Aristotle's de anima
A summary of Aristotle's view on the soul
Urfan Ul Hassan
Aristotle, "The Philosopher", does not need any lengthy introduction. You (should) have heard about him. To briefly comment on why his teachings are important, not only for history, science and philosophy, but for yourself: Alexander the Great was taught by Aristotle, and by the age of 30, Alexander had conquered the world. He did this by first conquering himself through the teachings of Aristotle. Understanding and applying some of the principles of Aristotle, especially on virtue ethics, can give a flourishing life.
"I count him braver who overcomes his desires than him who conquers his enemies; for the hardest victory is over self." -Aristotle
Aristotle’s methodology was mostly experimental and systematic. He had an axiomatic and deductive approach in his investigations; such an approach derives conclusions from premises that are necessarily true (logic). However, he also believed that there existed “first principles”, meaning that there are certain things one must assume to be true; an example of a “first principle” is the principle of non-contradiction: something cannot possess an ability or attribute, and not possess it at the same time; any scientific investigation must presuppose this principle to be true. The method of discovering the “first principles” is through an inductive type of reasoning; Aristotle believed that the human mind could draw true general conclusions from few, but systematic observations. Therefore, the assumption that humans can use induction to gain certainty about the world is a fundamental starting point.
Aristotle & The Four Causes
Aristotle described four types of causes or explanations for things:
Material: The matter of something explains material causes; photosynthesis is a process that is possible because of the material plants consist of.
Efficient: Efficient causes refer to causes that change/move something else; the sun is the efficient cause for photosynthesis.
Formal: The formal causes refer to the essence or form of a thing as the explanation; Socrates contemplated because it is in the nature of human beings to reason and think.
Final: Aristotle believed that all living things were moving toward their end purpose; all things are continuously attempting to actualize their forms; a seed’s purpose is to grow into a plant or a tree, and human beings’ purpose is to grow the soul by way of reason and virtue.
Substance, Form and Matter
Aristotle developed a theory about what it means to be, or to exist. In his work called Categories, Aristotle concludes that in existence there are substances that are primary and secondary; primary refers to substances that exist independently of other things, while secondary substances are dependent entities. The primary substances can undergo change. An example of primary substance would be an individual human being, and the secondary substance would be him or her being part of the animal kingdom. Furthermore, Aristotle argued that there existed form and matter; the form or essence of a thing is what is generally characteristic of that thing, for example that human beings have the ability to reason. Form and matter are dependent upon each other, but the form is actualized through matter. Finally, Aristotle concluded that all living things have an end goal; they are continuously attempting to actualize their innate potential; for example, a tree is an actualization of a seed’s potential.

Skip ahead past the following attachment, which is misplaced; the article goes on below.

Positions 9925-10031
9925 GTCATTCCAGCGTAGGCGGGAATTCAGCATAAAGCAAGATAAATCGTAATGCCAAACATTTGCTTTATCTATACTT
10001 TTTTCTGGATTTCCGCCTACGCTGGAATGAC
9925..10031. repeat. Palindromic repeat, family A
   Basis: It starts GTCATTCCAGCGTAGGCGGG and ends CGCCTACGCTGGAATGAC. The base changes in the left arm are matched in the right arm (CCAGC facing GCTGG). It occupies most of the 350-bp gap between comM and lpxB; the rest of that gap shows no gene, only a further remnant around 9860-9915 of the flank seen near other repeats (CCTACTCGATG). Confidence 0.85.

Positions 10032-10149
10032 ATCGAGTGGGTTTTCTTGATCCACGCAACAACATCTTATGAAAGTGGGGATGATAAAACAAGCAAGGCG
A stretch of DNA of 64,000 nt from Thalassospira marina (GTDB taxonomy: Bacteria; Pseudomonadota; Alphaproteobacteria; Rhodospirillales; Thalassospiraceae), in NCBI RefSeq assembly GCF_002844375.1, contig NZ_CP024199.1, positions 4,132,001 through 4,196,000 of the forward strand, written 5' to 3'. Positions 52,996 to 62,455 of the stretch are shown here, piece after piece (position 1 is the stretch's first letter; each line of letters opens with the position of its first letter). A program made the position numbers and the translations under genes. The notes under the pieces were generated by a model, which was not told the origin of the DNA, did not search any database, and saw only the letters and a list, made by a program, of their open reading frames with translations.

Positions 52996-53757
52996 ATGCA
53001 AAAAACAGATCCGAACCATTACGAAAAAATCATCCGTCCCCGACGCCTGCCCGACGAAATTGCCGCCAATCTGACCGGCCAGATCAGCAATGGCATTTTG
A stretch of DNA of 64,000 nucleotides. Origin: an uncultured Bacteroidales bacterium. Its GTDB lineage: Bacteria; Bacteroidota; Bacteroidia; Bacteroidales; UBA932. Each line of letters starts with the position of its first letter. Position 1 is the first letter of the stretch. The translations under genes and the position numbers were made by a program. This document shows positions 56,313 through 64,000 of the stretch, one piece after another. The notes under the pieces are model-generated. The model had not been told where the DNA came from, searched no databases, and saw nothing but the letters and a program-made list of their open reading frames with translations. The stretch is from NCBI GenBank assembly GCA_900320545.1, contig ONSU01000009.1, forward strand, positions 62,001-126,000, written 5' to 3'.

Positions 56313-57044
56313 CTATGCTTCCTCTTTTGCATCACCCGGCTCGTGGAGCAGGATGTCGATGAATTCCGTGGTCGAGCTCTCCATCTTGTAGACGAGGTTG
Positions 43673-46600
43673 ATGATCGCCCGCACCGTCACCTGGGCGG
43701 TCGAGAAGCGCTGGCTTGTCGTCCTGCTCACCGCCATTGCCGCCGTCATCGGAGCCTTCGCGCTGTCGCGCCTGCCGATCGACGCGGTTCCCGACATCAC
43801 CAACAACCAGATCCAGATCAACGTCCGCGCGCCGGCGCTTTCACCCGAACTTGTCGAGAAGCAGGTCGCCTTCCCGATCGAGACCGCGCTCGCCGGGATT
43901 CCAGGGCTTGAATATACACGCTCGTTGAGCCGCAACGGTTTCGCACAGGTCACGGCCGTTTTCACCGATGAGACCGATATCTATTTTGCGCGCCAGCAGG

De Anima – On the Soul
De Anima is Aristotle’s major work in which he investigates the nature of the soul. The investigation uses many of the metaphysical concepts from his previous works; Aristotle argued that soul and body have a relationship like matter and form, and like potentiality and actuality. Soul is the form, and the body is the matter; these co-exist in a mutually dependent relationship. Aristotle argued that the soul is what causes something to become alive, in other words actualizes bodily matter to life. However, the soul not only causes life, but also plays a crucial role in whether an organism flourishes in life or not. The flourishing is dependent on the nature of the living organism:
Aristotle identified three types of soul: the vegetative, animal and human soul. The vegetative soul is characterized by its ability to take in nutrition and grow; the animal soul by sense perception and movement; the human soul by the previously mentioned abilities, but also by reason and will. This means that for plants, to flourish (“be happy” - or to “live well”) would be to optimally take in nutrition and reach their biological potential. For the animal soul, it would be to develop good sense perception and movement. For humans, it would be to think, to engage in philosophy, and to reason well.
Aristotle used his theory on the soul to develop a practical philosophy such that both human beings and societies could flourish; one of the most important works written by Aristotle is the Nichomachean Ethics, in which he presents a practical understanding of virtue ethics and what it means to live well for human beings. As we have seen, the question of living well, or eudaimonia (to flourish), is about the soul actualizing its potential. Human beings’ soul is characterized by the ability to think and reason, this means that if human beings do not develop or use this ability to its fullest potential, then human beings will not flourish in life. Thus, for a human to flourish, he or she must:
This is because philosophy and virtue is the highest expression of the human soul. Aristotle identifies many virtues, to name a few: courage, friendliness, truthfulness and temperance. See article on Aristotle and the 12 virtues.